When you have the motors wired correctly, with power off on the Duet and the motor connected to the 4-pin connector on the Duet, you should measure a few ohms resistance between the 2 pins at one end of the connector, also a few homes resistance between the 2 pins at the other end, and infinity (or several megohms) between the other pairs of pins.
When you connected 2 motors to the Za and Zb connectors, I guess the crossed wires in the 2 sets of cables cancelled out, because Za and Zb on the Duet are in series.
Fortunately, the short-to-ground detection in the drivers appears to have kicked in fast enough to avoid damage to the drivers.
Burned drivers are rare now. There a time nearly 2 years ago when too many drivers were popping, but we changed our testing to test them at a higher voltage in order to weed out weak ones, and after we complained to Trinamic about the failure rate we think they improved their QA too.
The things I know of that do burn out drivers are:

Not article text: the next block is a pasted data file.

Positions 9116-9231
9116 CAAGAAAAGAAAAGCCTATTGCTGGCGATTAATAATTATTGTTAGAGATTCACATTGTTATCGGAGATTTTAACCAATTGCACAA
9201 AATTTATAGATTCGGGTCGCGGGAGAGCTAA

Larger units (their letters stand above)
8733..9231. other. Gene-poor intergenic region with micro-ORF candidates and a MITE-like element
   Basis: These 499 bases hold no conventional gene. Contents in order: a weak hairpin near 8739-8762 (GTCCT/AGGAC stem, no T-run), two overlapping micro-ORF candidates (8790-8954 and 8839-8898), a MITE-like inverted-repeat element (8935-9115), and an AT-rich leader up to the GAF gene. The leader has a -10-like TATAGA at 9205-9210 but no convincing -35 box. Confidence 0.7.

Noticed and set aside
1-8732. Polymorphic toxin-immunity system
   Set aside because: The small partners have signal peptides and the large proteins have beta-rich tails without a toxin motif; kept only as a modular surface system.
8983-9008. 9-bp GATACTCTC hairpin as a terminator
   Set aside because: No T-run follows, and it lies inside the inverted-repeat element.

Shorting two of the 4 output wires to each other, or shorting one of them to ground or VIN;
Connecting the motor to the driver incorrectly. It's important to connect the two wires belonging to one phase of the motor to the two pins at one end of the 4-pin connector on the Duet, and the 2 wires belonging to the other phase to the 2 pins at the other end. If you get it wrong then this leads to high currents, which may cause failure of the driver.
Using excessive VIN voltage is also likely to damage drivers, so the VIN voltage should not exceed 25V. This allows a margin of safety, because it's not until you get above 28V that damage is likely.
A classic way to damage stepper drivers is to disconnect the motors while they are powered. Although in my tests on the Duet, in the TMC2660 drivers survived this repeatedly - see the video I posted.
[Edited - added item #4]
@dc42 Good to know. In that case, the 64/40 would most certainly void the warranty. Although I do have lead-free solder, about the only solder tools that I have that wouldn't be lead contaminated would be the ones that I use for plumbing.
Among other hobbies, I build audio amplifiers and sound processors. Much of that is through-hole soldering, but there's also a reasonable amount of SMD stuff in the signal processing. Still, I generally accept that when I put something at the soldering station, I'm saying goodbye to any kind of warranty.